The Australian Small Business and Family Enterprise Ombudsman Kate Carnell has welcomed the Prime Minister’s commitment to go back to the drawing board on industrial relations and is calling for the introduction of a Small Business Award.
The recommendation is part of a suite of reforms to support small businesses in the post-coronavirus recovery phase, as outlined in the Ombudsman’s COVID-19 Recovery Plan.
“The Prime Minister was right in his Press Club address, in saying the current industrial relations system is not fit for purpose,” Ms Carnell says.
“In this new world we live in, with business confidence at a historical low, the system needs to make it easy for small business employers to be able to hire and manage staff, so they can get on with the job of running their business.
“The Fair Work Act has 960 sections and over a quarter of a million words. On top of this, Australia has more than 100 industry awards, with hundreds more classifications within those awards.
“If big businesses with large HR and payroll departments struggle to comply, it’s nearly impossible for small businesses who really want to do the right thing.
“If nothing changes, those small businesses that were planning to grow their business or start a new venture, simply will not.
“COVID-19 has had a devastating impact on Australian jobs and that needs to be countered with positive changes that make it simpler for businesses to grow and employ – particularly at a time when small businesses are trying to get back on their feet.”
If adopted by the government, the Small Business Award would be simpler than existing awards and available to all small businesses on an ‘opt in’ basis. It would cover all staff, irrespective of their different duties and would include a ‘permaflexi’ classification. The Award should have minimum standard pay rates, which can include penalty rates but not overtime ie: loaded rates.
“Permaflexi gives the employee a permanent and secure position with standard forms of leave, but it also gives the employer the flexibility to ensure all duties are carried out, without the onerous need to move a staff member to a different award classification,” Ms Carnell says.
“If a small business decides to stay within the current award structure, they need access to comprehensive advice regarding their obligations. A reg-tech solution should be created – accredited by the FWO – that provides a technology-driven method for small business to comply.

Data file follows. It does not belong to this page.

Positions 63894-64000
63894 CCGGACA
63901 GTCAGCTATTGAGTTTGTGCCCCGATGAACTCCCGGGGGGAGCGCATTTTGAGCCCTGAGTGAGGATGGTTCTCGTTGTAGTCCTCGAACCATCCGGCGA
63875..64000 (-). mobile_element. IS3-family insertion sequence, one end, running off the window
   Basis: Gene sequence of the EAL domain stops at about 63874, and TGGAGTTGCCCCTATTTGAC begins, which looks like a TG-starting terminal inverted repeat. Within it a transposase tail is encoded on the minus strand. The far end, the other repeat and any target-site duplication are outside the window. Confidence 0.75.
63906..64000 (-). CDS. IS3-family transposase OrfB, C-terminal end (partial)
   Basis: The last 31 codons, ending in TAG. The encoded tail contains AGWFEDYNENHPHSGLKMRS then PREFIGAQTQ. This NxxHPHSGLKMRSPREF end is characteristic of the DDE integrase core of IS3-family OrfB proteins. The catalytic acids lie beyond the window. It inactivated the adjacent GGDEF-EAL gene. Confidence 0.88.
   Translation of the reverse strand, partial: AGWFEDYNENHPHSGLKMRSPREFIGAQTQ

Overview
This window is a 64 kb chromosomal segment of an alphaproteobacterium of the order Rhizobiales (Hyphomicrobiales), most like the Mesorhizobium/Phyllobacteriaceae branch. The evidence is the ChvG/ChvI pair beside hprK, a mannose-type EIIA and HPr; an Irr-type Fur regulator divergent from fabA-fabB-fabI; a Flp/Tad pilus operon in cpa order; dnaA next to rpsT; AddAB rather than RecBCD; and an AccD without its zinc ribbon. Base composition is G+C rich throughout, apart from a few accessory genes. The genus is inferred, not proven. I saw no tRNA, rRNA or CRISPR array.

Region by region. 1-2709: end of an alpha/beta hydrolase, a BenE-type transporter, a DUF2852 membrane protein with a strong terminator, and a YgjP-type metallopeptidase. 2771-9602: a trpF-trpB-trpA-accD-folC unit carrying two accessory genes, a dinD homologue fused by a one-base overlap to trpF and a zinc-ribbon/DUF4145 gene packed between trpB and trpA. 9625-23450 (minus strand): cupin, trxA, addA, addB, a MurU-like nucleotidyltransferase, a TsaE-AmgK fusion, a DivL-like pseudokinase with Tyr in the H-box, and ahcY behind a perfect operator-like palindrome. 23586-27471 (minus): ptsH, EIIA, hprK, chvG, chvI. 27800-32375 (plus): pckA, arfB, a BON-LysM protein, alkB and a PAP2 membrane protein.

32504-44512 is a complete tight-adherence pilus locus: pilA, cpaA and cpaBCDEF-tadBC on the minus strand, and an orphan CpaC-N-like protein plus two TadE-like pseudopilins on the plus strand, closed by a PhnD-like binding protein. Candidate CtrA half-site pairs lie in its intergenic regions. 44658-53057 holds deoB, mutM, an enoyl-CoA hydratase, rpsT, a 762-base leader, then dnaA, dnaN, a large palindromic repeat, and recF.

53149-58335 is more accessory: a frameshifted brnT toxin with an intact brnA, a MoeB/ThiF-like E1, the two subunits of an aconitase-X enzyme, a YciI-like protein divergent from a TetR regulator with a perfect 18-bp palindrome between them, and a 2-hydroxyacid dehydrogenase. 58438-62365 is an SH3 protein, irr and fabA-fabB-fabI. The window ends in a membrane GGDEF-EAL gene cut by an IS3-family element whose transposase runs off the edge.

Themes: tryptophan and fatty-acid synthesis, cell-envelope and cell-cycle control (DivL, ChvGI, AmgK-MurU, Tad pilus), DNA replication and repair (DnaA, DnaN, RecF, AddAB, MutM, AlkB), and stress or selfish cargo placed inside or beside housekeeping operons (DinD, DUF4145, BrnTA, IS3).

“Small businesses will be facing enormous challenges and uncertainty as they emerge from hibernation. If they don’t have flexibility and confidence in the system, they won’t employ.
“The overly complex current system effectively forces small businesses to seek expensive legal advice to avoid the threat of significant penalties if they make a mistake.
“Another logical move would be to clarify the Small Business Fair Dismissal Code, to give small and family businesses the confidence they need to employ more Australians.
“We’ve provided the government with our Review of the Small Business Fair Dismissal Code, which recommends a number of changes to help small business employers meet their obligations.
“Without a system overhaul, business confidence will continue to be undermined and that hurts both small businesses and workers.
“We look forward to taking an active role in the government’s industrial relations discussions, as announced by the Prime Minister, over the coming months, so the small business community is heard on these issues that affect them directly.
“This has the potential to be a game-changer for Australia’s small business and family enterprise sectors.
“We are committed to working to achieve the best possible outcomes for small businesses.”